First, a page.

I’m guessing, based on the faux mid-eastern veils that Land drapes on Diaz-Rahi, that the image is of the “thief” from “Oudubai” (I’m not going to plunge into an Orientialist critique right now, so I’ll just say that Land’s use of porn for his superheroine swipes may not be his greatest shortcoming). That’s very different from the infringement case that started this now four-part sequence of posts, where Warhol used an image of Prince to create an image of Prince:

That seems to be a self-evidently bad idea, since a primary point of appropriation art is its transformative quality.

According to New York Times art critic Blake Gopnik, the ruling against Warhol “had the effect of declaring that the landmark inventions of Duchamp and Warhol — the ‘appropriation’ they practiced, to use the term of art — were not worthy of the legal protection that other creativity is given under copyright law.”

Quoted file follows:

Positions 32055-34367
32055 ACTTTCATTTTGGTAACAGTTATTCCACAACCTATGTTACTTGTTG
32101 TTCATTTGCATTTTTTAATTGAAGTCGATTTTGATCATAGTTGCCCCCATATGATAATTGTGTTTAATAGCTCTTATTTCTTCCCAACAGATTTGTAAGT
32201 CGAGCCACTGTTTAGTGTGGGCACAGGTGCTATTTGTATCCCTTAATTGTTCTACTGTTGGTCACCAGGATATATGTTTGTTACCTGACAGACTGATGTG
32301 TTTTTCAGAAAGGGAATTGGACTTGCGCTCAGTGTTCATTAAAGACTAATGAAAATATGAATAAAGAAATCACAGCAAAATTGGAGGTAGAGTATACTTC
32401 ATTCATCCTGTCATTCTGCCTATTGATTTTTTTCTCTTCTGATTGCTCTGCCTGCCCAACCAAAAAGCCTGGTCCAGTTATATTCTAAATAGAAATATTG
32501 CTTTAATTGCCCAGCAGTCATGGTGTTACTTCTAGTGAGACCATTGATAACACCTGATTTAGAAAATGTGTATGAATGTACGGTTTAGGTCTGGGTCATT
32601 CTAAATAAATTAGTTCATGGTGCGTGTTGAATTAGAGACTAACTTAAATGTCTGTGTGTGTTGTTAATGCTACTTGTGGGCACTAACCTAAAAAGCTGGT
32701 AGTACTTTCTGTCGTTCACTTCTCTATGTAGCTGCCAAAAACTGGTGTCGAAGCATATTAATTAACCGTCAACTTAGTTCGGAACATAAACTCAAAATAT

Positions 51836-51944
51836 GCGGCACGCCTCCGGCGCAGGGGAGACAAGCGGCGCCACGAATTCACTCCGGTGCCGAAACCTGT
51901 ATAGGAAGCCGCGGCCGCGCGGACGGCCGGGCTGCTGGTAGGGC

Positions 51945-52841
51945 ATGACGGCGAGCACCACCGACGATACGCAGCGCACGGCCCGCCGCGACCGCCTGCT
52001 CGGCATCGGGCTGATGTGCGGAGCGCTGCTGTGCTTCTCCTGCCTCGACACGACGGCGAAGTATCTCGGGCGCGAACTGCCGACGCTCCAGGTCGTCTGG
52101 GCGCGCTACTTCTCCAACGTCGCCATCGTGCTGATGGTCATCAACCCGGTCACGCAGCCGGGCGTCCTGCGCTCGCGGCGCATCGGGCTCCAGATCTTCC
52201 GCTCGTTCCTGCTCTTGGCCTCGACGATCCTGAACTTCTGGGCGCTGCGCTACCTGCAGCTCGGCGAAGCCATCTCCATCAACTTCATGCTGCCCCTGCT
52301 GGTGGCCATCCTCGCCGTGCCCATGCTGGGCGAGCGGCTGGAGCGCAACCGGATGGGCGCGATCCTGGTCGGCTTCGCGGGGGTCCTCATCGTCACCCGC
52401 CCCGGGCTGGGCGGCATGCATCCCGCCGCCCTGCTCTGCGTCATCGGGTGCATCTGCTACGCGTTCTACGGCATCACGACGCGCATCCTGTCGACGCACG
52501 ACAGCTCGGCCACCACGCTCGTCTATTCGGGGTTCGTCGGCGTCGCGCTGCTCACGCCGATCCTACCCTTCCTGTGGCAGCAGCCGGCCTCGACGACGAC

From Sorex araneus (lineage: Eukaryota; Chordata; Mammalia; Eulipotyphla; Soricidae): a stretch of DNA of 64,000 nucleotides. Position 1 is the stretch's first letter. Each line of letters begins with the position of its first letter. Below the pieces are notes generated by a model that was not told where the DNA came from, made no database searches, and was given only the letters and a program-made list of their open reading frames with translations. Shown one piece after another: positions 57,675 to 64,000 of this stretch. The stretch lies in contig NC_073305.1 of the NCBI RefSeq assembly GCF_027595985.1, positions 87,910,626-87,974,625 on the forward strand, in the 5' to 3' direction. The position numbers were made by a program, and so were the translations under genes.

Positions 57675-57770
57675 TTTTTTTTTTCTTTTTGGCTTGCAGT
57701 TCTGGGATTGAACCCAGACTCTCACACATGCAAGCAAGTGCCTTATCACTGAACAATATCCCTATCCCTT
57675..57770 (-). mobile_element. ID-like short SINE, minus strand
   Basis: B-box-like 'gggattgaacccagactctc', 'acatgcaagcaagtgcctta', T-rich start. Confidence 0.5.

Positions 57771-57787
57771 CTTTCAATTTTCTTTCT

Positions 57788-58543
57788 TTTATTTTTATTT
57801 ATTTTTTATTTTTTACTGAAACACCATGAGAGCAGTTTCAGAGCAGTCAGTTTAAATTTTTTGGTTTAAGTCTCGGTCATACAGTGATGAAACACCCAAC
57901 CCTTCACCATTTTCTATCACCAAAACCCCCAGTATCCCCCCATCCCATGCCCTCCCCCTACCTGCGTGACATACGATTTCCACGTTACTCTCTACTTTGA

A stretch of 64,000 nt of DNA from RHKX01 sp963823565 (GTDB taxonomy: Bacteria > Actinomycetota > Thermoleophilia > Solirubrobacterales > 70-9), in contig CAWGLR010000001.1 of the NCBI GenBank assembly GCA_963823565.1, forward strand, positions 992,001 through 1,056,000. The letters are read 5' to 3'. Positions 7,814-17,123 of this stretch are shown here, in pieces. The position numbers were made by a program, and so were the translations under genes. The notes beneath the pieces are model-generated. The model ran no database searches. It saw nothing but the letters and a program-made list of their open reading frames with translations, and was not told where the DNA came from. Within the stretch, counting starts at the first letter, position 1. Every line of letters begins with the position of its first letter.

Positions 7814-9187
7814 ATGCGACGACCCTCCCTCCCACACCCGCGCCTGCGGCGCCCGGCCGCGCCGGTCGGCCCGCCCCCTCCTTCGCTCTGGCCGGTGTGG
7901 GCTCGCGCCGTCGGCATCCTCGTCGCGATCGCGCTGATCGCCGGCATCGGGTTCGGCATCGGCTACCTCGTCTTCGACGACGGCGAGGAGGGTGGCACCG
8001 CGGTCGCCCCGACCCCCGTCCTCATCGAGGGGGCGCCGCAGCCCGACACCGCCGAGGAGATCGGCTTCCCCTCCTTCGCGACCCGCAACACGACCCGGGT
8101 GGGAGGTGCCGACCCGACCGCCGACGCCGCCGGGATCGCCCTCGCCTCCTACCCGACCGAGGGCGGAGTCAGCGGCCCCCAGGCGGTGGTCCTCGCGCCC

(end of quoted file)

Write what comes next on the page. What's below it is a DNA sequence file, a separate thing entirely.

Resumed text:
While the ruling concerns me too, Gopnik performs a rhetorical sleight-of-hand by implying that Warhol’s Prince and Duchamp’s Fountain are essentially alike. They’re not. Duchamp took a urinal, turned it on its side, signed it, titled it, and placed it in an art exhibition, thus transforming it through a change in context that altered the nature of the object itself.

A urinal became a sculpture.

The equivalent for Warhol’s Prince would be if Warhol took a urinal and transformed it into a somewhat different urinal.

Which now makes me rethink my own self-portrait. If my photograph (okay, it’s a Zoom selfie) had been used by another artist without my permission, would I have the basis for a successful lawsuit?

The fact that I still don’t know the answer to that question is evidence that U.S. copyright law is in need of some serious clarification.

[This somehow evolved into a four-part analysis (one, two, three, four), with an on-going artistic coda starting here.]